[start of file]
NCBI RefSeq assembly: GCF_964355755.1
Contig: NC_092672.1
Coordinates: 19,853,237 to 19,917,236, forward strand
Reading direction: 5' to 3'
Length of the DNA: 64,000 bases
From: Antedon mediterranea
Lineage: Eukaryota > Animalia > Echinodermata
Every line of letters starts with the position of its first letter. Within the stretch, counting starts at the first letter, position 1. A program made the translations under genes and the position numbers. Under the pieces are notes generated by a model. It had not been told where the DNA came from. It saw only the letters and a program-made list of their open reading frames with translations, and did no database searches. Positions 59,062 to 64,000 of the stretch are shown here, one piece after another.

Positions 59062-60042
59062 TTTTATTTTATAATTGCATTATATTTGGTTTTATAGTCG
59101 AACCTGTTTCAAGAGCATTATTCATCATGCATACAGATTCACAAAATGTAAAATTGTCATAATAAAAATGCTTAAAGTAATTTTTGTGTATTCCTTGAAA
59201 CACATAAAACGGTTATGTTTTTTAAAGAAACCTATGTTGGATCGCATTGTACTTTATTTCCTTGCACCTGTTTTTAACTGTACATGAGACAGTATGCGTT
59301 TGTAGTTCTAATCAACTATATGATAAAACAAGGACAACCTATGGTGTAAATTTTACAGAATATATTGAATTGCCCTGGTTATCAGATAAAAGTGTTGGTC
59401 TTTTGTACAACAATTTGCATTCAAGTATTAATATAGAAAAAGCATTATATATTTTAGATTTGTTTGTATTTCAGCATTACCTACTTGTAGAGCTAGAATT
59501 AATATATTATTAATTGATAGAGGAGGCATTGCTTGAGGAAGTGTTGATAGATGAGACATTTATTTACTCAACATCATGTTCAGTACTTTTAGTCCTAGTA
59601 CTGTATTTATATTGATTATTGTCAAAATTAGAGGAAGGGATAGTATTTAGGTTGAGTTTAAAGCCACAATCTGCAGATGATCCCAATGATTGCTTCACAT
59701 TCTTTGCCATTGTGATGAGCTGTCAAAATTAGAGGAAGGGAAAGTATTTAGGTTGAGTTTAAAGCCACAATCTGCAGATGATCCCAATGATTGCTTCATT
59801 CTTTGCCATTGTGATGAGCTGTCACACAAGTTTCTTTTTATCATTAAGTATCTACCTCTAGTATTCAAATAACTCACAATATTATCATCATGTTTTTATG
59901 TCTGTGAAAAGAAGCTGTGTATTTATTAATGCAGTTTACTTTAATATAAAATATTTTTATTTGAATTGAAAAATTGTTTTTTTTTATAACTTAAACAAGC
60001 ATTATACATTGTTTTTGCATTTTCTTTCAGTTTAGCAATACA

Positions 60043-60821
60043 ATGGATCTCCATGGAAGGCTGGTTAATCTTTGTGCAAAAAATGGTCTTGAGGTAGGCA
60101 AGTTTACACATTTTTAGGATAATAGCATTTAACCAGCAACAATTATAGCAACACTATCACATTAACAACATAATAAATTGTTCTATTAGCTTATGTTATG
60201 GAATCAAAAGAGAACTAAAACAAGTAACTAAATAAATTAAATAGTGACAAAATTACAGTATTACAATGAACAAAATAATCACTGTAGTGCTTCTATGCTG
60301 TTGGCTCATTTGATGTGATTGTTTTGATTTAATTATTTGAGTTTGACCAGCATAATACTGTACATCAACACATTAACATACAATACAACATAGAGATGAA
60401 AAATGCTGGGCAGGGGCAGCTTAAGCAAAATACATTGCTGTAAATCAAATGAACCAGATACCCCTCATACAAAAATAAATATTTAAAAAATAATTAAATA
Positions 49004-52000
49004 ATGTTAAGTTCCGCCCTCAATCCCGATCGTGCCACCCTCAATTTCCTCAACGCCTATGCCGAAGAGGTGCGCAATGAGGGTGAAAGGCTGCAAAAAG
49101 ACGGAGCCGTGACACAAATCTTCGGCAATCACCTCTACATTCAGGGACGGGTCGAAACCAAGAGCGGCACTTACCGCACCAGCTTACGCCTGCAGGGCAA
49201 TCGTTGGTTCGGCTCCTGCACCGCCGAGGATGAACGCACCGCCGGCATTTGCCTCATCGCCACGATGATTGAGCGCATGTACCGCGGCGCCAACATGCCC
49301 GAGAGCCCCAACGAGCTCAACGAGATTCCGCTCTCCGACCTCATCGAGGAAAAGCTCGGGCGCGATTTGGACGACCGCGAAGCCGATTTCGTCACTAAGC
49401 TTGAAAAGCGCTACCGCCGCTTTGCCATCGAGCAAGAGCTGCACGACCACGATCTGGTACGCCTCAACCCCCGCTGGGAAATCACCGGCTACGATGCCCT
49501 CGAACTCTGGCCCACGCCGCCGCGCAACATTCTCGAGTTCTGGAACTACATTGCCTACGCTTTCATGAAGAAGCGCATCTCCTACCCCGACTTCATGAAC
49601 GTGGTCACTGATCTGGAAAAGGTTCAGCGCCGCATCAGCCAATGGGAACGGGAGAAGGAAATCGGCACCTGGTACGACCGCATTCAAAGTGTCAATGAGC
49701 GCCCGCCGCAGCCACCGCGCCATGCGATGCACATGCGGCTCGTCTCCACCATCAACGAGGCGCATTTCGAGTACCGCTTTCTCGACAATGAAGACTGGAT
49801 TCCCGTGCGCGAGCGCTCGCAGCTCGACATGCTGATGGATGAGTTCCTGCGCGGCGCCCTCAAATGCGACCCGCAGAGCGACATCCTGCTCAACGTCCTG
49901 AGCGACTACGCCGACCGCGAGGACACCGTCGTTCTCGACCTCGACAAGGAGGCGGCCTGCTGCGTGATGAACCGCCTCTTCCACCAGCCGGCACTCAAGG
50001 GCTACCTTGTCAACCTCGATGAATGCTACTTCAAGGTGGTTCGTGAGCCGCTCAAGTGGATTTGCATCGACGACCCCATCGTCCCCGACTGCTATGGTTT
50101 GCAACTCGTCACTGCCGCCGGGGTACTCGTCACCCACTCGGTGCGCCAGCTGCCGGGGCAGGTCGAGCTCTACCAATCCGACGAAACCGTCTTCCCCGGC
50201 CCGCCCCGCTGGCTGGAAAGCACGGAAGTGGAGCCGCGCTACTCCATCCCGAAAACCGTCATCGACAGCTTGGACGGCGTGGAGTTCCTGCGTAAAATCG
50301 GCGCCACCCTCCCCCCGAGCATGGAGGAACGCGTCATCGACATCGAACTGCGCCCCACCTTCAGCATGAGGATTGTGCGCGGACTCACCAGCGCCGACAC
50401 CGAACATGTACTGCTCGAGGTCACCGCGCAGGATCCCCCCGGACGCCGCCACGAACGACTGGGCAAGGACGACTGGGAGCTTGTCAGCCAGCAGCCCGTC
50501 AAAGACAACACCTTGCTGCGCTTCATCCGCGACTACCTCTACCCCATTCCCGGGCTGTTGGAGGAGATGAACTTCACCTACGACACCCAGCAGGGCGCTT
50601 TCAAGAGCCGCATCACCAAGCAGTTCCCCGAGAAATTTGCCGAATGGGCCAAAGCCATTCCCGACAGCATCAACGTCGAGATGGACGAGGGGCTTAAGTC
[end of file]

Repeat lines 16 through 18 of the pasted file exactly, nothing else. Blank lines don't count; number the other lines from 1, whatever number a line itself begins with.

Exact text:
59601 CTGTATTTATATTGATTATTGTCAAAATTAGAGGAAGGGATAGTATTTAGGTTGAGTTTAAAGCCACAATCTGCAGATGATCCCAATGATTGCTTCACAT
59701 TCTTTGCCATTGTGATGAGCTGTCAAAATTAGAGGAAGGGAAAGTATTTAGGTTGAGTTTAAAGCCACAATCTGCAGATGATCCCAATGATTGCTTCATT
59801 CTTTGCCATTGTGATGAGCTGTCACACAAGTTTCTTTTTATCATTAAGTATCTACCTCTAGTATTCAAATAACTCACAATATTATCATCATGTTTTTATG